It is precisely because .gov is involved there is waste, mismanagement and delay. It's the same with everything they touch, in a perverse king Midas sort of way. Everything they touch turns to shit. Seriously, is there one thing that you can honestly say you'd rather the government had say over in your life that you couldn't do better?

parabarbarian said...

Historically, the most significant driver of firearms technology has been warfare. That is definitely a government project.

Free-range Oyster said...

"If it weren't for government funding, progress in science and technology would have stalled long ago."

"If it weren't for gov. funding of science, all these electronic doodads would not exist."

Neither of you spends much time around the hacker (in the old school sense) or DIY communities do you? Heck, there are people doing biotech research in their garage, turning out new developments and discoveries at a surprising-to-bureaucrats rate, simply because they can. Don't tell me the feds or any other similar gang of thugs has to get involved.

Matthew said...


Only because government monopolized it. If war was private we'd almost certainly have better, cheaper stuff. Condottieri don't have local constituents to appease. ;)

Lewis and Clark were in large part government funded and directed, but that was more a "contractor / employer" situation than a "government program" and Jefferson was at least as much driven by his own curiousity as the public interest it coincided with.

I believe there is a place for a model where government says "this is a worthy endeavor private industry is already interested in (thus is viable) that has legitimate government interests involved (as a Constitutionalist I believe there are several) so how can we help (if only by ensuring we don't hinder) to the extent our interests coincide?

NotClauswitz said...

The iPad is a gov. project? Apple has more money than the .gov does.

Anonymous said...

Railroads tend to get built when it's railroadin' time.

To compare science to infrastructure is to miss the point. Private entities very rarely fund basic science because there is little or no short-term ROI, and long-term ROI is uncertain or difficult to quantify.

Even areas of science which are potentially attractive to businesses are extraordinarily risky from a business perspective. Consider the pharmaceutical industry; only about 1 in 10,000 potential drug compounds succeeds in obtaining FDA approval, and most of those that are approved are not profitable. Part of the risk is due to strict government regulation, but quite honestly that is necessary. Look at the sordid history of pharmaceutical companies in Africa for an example of unregulated drug testing.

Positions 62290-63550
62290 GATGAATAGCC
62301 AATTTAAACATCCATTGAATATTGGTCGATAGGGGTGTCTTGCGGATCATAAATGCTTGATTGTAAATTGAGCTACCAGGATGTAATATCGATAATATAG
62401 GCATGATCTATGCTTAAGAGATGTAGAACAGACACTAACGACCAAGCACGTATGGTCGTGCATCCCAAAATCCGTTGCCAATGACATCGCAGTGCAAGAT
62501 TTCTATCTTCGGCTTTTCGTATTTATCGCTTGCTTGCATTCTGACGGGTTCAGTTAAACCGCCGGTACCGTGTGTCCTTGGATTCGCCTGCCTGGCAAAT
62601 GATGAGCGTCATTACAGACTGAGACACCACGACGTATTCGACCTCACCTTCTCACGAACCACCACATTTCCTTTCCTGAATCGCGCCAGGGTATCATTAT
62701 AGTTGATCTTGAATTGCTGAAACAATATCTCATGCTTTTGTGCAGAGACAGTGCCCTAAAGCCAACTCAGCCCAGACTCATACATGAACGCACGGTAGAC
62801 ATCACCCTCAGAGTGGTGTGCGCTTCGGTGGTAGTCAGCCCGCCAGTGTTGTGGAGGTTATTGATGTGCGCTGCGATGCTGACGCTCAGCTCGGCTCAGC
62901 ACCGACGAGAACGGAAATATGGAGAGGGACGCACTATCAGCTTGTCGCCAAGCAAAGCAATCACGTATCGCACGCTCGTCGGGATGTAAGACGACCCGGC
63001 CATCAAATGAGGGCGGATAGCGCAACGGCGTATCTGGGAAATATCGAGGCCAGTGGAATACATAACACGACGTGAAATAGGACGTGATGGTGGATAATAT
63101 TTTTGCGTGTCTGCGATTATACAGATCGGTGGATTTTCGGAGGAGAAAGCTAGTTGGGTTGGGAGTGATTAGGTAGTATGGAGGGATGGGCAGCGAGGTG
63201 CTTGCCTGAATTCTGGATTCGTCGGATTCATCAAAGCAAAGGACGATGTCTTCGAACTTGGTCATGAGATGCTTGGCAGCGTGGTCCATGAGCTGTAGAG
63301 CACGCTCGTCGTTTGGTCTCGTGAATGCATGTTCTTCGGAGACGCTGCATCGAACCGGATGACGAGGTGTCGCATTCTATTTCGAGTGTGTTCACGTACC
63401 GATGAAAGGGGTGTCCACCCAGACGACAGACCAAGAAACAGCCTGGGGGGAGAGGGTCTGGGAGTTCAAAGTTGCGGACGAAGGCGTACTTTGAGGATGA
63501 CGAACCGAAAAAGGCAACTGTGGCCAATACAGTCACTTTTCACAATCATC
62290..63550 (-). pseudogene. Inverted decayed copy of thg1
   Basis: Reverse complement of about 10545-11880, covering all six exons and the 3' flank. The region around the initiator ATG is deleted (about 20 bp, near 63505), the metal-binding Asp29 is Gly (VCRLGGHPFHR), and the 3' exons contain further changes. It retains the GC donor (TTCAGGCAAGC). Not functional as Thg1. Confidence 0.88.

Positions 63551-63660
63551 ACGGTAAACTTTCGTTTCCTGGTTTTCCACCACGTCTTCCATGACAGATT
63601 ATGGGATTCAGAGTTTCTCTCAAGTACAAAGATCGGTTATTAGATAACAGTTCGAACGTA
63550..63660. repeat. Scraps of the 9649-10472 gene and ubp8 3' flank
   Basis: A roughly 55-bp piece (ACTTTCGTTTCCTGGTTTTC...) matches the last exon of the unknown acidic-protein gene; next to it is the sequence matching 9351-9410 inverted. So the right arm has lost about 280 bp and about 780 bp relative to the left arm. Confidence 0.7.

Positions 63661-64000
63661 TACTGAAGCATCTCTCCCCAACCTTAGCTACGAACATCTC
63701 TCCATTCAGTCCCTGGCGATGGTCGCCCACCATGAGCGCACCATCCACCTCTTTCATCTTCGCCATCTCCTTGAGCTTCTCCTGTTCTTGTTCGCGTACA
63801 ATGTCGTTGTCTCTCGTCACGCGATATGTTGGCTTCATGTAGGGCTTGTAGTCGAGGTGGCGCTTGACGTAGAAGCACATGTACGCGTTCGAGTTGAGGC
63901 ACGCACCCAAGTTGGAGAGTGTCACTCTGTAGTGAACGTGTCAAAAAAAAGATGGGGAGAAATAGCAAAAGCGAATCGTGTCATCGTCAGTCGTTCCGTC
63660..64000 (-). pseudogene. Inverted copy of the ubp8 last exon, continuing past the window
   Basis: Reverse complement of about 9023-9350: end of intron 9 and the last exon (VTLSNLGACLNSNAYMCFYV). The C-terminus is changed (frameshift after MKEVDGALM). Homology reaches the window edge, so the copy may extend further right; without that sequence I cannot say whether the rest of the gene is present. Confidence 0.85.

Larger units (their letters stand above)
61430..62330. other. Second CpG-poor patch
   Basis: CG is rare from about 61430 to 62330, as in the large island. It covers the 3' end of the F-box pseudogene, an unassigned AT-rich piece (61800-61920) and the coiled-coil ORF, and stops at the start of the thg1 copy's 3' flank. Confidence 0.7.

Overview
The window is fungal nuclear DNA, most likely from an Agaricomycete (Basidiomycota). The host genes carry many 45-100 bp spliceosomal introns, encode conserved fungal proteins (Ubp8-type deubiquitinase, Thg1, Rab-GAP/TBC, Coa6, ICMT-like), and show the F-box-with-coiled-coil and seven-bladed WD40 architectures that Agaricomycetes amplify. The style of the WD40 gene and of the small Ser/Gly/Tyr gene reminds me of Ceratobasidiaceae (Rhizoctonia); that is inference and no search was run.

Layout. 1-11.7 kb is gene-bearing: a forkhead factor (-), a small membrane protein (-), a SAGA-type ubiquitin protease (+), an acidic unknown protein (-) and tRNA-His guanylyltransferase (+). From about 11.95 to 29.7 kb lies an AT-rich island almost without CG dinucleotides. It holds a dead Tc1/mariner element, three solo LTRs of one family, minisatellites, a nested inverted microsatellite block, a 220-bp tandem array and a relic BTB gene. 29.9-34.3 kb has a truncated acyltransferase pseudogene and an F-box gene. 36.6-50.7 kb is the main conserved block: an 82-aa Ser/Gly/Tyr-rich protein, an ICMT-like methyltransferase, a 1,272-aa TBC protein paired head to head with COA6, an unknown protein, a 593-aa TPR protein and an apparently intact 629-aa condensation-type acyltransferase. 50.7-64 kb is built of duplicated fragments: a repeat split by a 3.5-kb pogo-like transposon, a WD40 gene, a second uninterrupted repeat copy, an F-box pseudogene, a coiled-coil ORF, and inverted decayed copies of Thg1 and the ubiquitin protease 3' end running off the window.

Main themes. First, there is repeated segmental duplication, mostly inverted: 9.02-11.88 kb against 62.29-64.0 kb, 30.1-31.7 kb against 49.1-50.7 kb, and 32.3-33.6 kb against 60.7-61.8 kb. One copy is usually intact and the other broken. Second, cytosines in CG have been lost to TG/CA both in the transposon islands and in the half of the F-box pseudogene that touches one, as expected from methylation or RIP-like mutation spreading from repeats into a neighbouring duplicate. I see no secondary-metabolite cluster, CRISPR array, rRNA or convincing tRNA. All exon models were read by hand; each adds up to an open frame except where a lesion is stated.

On the other end of the spectrum (pun intended), consider astronomy. It receives virtually no private funding. There are a few useful applications such as monitoring space junk and looking for near-Earth asteroids, but no private entity has ever funded such a project. There is no practical purpose in studying supernovae or galaxies aside from pure pursuit of knowledge. And yet, astronomy has enhanced our knowledge of physics and optics. Absent government funds the entire field would cease to exist, and a great deal of knowledge would simply be lost.

The Allen Telescope Array was highly unusual for being primarily funded by private sources. It closed recently for lack of funds after only a couple years of operation.

Free-Range Oyster:
Neither of you spends much time around the hacker (in the old school sense) or DIY communities do you?

I do, actually. But that's very different from doing basic science.

And just to give you an idea of the numbers: the total of all NSF budgets in history are less than the $757 billion DoD direct expenditures for the Iraq war. This is a rough guess based on current budget figures, but I expect even if you adjust for inflation, then all NSF appropriations since 1950 probably total just over half as much as the DoD spent for 8 years in Iraq. And then one could compare the two in terms of ROI and economic benefit per dollar spent...

- IAAPS (And yeah, I duped the wrong character before.)

Tam said...


"To compare science to infrastructure..."

That's just a saying. Like when I say "A bird in the hand...", I'm not necessarily referring to actual poultry. ;)

"[Astronomy] receives virtually no private funding."

Not any more, because government funding has driven private funding right out of the market, the same way that government largesse displaces private charity. Who built Mount Palomar?